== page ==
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WikiLeaks Has Not Ushered in New Era of Transparency

Legal scholar Alasdair Roberts argues that any changes in government transparency wrought by the hordes of data revealed by WikiLeaks is more evolutionary than revolutionary.

Many breathless things have been written and said about WikiLeaks since the organization first released that startling video in 2010 of an Army helicopter over Baghdad firing on civilians. The site went on to drop hundreds of thousands of American diplomatic and defense documents that year. Amid all that raw data, WikiLeaks’ supporters and media theorists on multiple continents suggested we were now entering a new era of transparency — one in which secrecy might be dead.

“All of this,” concludes legal scholar Alasdair Roberts in a new paper, “is vastly overwrought.”

Roberts, a law professor at Suffolk University, tamps down any excited appraisal of WikiLeaks’ impact with an academic’s long view. The leaks weren’t quite as substantial as many perceived them to be, he argues in the International Review of Administrative Sciences, and hardly had the impact their leakers hoped they would. The very logic behind the concept of “radical transparency,” Roberts writes, suffers from several misguided premises.

THE IDEA LOBBYMiller-McCune's Washington correspondent Emily Badger follows the ideas informing, explaining and influencing government, from the local think tank circuit to academic research that shapes D.C. policy from afar.

Miller-McCune's Washington correspondent Emily Badger follows the ideas informing, explaining and influencing government, from the local think tank circuit to academic research that shapes D.C. policy from afar.

As a result, the WikiLeaks experiment created more an illusion of transparency than the real thing, he argues — and this illusion may lull us into thinking the hard work of holding governments accountable has a quick technological fix.

“That basic idea — leak, publish and wait for outrage — is an old idea,” Roberts said this week. “The premise of this recent episode was that new technologies were basically supercharging the process. It was easier to leak, easier to publish, and by implication, more likely to produce substantial policy change.”

But in the grand scheme of things, the scope of these leaks was perhaps not that much larger than similar breaches in the pre-Internet, or pre-Julian Assange, age. Plus, the size of a leak isn’t a perfect indicator of its value.

“That’s getting distracted by the novelty of technology: look how big this leak is!” Roberts said. “But in the digital age, everything is big. And in particular, the stockpile of sensitive information held by government agencies is immense.”

The “Afghan war logs” and the subsequent Iraq archive were huge — tens of thousands and then hundreds of thousands of documents. But today’s U.S. government generates and archives exponentially more data than it did during the Vietnam era. Roberts cites a couple of numbers to illustrate this: when the Bush administration moved out of the White House, it left behind 77 terabytes of data to the National Archives — 35 times the amount generated by the Clinton administration. The Department of Energy calculated a few years ago that the volume of digital information in its files doubled every year.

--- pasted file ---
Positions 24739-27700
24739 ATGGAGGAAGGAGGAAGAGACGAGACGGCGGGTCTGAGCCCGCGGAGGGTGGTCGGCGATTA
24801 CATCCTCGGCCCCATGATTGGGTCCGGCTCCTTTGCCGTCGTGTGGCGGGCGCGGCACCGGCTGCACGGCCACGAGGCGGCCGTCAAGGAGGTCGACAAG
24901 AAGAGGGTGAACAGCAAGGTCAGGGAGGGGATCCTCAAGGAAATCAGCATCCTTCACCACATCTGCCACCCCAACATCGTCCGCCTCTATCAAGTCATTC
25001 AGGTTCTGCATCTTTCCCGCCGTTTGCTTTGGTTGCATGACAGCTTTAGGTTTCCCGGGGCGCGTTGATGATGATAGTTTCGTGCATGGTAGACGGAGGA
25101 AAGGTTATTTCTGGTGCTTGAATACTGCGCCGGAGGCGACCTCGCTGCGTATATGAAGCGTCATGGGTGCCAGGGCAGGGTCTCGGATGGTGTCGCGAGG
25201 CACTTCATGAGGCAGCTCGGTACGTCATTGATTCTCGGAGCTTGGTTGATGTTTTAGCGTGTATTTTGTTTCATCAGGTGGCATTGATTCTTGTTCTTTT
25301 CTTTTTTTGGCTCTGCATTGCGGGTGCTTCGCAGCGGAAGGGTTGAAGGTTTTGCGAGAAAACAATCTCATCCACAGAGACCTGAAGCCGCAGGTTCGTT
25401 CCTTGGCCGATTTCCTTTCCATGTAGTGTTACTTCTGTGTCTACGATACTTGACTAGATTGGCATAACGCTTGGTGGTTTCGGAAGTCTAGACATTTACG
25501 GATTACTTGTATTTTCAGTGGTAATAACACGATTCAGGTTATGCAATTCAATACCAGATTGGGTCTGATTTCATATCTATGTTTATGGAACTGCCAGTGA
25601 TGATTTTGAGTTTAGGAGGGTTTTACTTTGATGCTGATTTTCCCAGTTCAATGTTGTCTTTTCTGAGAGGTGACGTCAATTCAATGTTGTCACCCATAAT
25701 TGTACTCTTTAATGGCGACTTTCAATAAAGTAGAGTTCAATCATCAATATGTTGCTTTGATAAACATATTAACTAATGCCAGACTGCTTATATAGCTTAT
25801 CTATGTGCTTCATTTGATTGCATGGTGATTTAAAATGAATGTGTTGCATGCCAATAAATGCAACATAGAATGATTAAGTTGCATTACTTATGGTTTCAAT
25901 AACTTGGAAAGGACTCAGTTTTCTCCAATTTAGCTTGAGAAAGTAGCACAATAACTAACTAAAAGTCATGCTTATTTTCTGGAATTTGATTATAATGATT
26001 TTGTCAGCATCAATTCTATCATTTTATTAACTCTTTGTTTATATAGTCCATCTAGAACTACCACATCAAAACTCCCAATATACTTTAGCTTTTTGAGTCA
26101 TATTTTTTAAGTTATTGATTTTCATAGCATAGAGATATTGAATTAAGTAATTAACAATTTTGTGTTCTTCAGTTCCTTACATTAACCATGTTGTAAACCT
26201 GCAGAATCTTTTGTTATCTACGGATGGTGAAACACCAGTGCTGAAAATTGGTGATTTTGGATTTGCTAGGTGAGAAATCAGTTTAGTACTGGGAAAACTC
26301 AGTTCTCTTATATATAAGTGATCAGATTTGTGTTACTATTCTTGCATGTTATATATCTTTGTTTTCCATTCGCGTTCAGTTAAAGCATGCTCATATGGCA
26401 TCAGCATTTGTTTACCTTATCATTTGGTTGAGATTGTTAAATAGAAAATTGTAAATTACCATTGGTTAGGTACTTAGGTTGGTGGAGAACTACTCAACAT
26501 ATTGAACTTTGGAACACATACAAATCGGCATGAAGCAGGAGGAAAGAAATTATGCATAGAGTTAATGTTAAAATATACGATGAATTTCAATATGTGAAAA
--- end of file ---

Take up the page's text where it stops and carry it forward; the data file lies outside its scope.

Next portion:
There’s no way to know if those Afghan war logs represented 1 percent, or one-tenth of 1 percent, of relevant information under Pentagon lock and key (relative to, say, the 7,000 pages of the Pentagon Papers in its time).

The sheer size of the WikiLeaks releases also led to some of what Roberts calls the “politically naive” assumptions behind how the public would use them.

“There is no such thing, even in the age of the Internet, as the instantaneous and complete revelation of the truth,” he writes. “In its undigested form, information has no transformative power at all."

WikiLeaks seemed to underestimate the importance of parsing raw data for the public (an error it belatedly tried to correct by partnering with media outlets). The release of bulk information won’t precipitate political change, Roberts argues. Someone has to impose meaning on it.

And even when that meaning is clear, there’s no guarantee people will be alarmed or outraged by it. This was WikiLeaks’ second faulty assumption, Roberts says: it overestimated the extent to which the public would be up in arms over its revelations. Many people weren’t sure whether there were revelations here at all (“I already thought the government wasn’t doing that”). Or people weren’t too troubled by them (“I’m glad my government is doing that”).

Roberts himself wasn’t surprised by the tepid public reaction. He points to the decade of leaks preceding these, uncovering the practice of extraordinary rendition and interrogation tactics during the Bush administration.

“The notion was once this stuff gets out, the world will change radically — that wasn’t the case,” he said.

WikiLeaks’ final miscalculation, he argues, was to underestimate the extent to which the government would bite back. It has certainly done this with suspected leaker Bradley Manning. But the government has also doubled down as a result on measures that will make future leaks less likely.

We forget, Roberts says, that the battle for transparency is dynamic: outside groups try to promote transparency, governments move to counteract, and transparency advocates then have to move again. Viewed this way, it may ultimately turn out that WikiLeaks prompted tighter secrecy policies, not more transparency (as some groups already fear).

“Part of the difficulty with this particular story is that we only looked at the first inning, we didn’t look at what happened in the rest of the game,” Roberts said, and that game isn’t over. “In fact, it never ends.”